Technology Emboldening Women and Change: Angela Lungati
Angela Lungati’s interest in technology started when as a little girl she would play with her father’s computer. Now, that interest has evolved into a passion for building and using appropriate technology tools to impact the lives of marginalised people. As one of the leading women in tech, she has over 10 years of experience in software development, global community engagement, and non-profit organisational management. She is the executive director at Ushahidi, a global non-profit tech company that helps communities quickly collect and share information that enables them to raise voices, inform decisions and influence change. Angela sits on the Creative Commons Board of Directors and is also a co-founder of AkiraChix, a non-profit organisation that nurtures generations of women in technology developing innovations and solutions for Africa.
people, tech, organisation, women, Ushahidi, community, open, Africa, point, find, community engagement, AkiraChix
Angela Lungati, Betty Kankam-Boadu
Angela Lungati 00:00
A lot of what also needs to come over really strongly in my journey is the different individuals who’ve been there at different stages of my career, who noticed a particular skill or noticed, potential, and help drive me in the right direction, whether it’s the Ushahidi founders, the Heathers of this world, or the coaches that I have now. It’s something that I’m also trying to be very intentional about passing along. Looking at my journey, I am someone who joined the team at the lowest level and I grew up the ranks. It would be interesting to see somebody else on my team do the same thing. And I grew up the ranks it would be interesting to see somebody else on my team do the same thing.
Betty Kankam-Boadu 00:38
Hello, and welcome to Inspiring Open, candid conversations with influential women whose careers an open ethos have pushed the boundaries of what it means to build community and succeed as a collective. I am Betty Kankam-Boadu, a journalist and women’s rights advocate. Join me as I explore the fascinating backstories behind Africa’s most tenacious female personalities. Inspiring Open is a podcast series from Wiki Loves Women, a project of Wiki in Africa. Be inspired, be challenged, be bold.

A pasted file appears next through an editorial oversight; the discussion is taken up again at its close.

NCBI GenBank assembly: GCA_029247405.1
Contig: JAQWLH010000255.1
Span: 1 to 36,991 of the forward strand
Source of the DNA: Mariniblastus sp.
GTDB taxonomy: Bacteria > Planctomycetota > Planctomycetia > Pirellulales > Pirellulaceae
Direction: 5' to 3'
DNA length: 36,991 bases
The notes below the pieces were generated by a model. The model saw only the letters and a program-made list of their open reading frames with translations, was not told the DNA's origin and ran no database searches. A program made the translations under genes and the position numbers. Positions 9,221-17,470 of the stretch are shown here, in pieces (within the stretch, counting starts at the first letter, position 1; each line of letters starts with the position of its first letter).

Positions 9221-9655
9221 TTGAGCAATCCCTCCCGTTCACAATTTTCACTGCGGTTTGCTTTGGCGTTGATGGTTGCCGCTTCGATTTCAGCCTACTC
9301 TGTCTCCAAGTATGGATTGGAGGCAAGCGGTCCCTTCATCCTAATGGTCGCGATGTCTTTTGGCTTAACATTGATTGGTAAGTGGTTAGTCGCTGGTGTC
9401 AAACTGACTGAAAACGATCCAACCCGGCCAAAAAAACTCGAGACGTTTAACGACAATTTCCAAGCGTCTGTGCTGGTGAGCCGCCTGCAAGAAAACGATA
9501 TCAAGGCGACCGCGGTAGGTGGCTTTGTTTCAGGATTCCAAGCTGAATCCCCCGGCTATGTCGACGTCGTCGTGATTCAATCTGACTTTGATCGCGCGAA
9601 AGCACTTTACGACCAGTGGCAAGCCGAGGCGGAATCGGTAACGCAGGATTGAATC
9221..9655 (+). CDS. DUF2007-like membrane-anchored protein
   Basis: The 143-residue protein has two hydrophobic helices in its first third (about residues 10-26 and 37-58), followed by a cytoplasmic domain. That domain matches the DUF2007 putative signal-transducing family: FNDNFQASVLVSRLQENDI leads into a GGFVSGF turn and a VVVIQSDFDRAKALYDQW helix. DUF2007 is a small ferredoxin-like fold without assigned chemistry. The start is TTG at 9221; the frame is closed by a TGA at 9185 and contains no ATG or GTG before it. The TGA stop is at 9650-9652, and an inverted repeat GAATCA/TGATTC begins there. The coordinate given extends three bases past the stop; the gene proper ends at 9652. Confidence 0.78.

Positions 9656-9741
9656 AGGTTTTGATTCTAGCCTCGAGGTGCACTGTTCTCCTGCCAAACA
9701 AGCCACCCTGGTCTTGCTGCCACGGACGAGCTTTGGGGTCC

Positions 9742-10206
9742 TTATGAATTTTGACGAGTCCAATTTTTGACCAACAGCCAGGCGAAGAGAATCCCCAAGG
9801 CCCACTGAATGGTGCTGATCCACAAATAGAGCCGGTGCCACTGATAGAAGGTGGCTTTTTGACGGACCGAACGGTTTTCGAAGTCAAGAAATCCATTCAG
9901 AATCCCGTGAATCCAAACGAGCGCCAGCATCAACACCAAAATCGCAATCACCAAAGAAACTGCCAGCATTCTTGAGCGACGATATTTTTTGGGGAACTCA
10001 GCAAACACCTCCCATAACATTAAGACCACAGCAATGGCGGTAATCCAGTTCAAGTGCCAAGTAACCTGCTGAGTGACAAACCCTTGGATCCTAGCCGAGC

On Inspiring Open today is Angela Lungati. Angela’s interest in technology started when as a little girl she would play with her father’s computer. Now, that interest has evolved into a passion for building and using appropriate technology tools to impact the lives of marginalised people. She has over 10 years of experience in software development, global community engagement, and non-profit organisational management. She is the executive director at Ushahidi, a global non-profit tech company that helps communities quickly collect and share information that enables them to raise voices, inform decisions and influence change. Angela sits on the Creative Commons Board of Directors and is also a co-founder of AkiraChix, a non-profit organisation that nurtures generations of women who use technology to develop innovations and solutions for Africa. Welcome to Inspiring Open Angela.
Let’s get right into the conversation. Let’s start from the very beginning. Tell us about your childhood and how you were brought up.
Angela Lungati 02:18
Okay, so a fun fact is, I was actually born in Ukraine. My parents were in school at the time, I think I was born when mum and dad were both in second year. So yes, born in a very, very cold country. Then I probably spent about the first year and a half of my life with them while they were juggling school, and having a small baby. But at some point, I think it became critical for them to kind of focus on studies. So I was sent back and I lived with my cousins for about six months before my mom decided, nah, I can’t do this. I can’t be away from my child for too long. She came and got me. And I went back with them. I was there with them until they graduated. And then we went back to Kenya.
I have absolutely no recollection of that period. In my life, I hear stories that when I came back to Kenya, all I could speak was Russian. Now I can’t speak a single word of Russian. But yeah, that’s basically my early life. I am the firstborn in a family of, well, three. We were three children, my brother died in 2006.
My younger brother, who’s no longer young anymore, he’s 18, about to finish high school, so that’s fairly interesting. I guess you could say, I come from a very close knit, very loving and involved family. Had very strict parents. Very, very strict parents. But now in adulthood, I can see why. I can actually see why they were so keen, being the only girl, being the first one and just the kind of world that we’re living in, just trying to make sure that they were giving me the best that they possibly could. Fairly humble upbringings. I mean, when we moved back to Kenya, we moved into, do they call them studios? It was like a one-bedroom house. And then as time went by, as my parents career grew, we moved into bigger houses. Yeah, that’s how I would describe my childhood. But with lots of very fond memories of having very involved parents, who actually inspired me to do what I do now.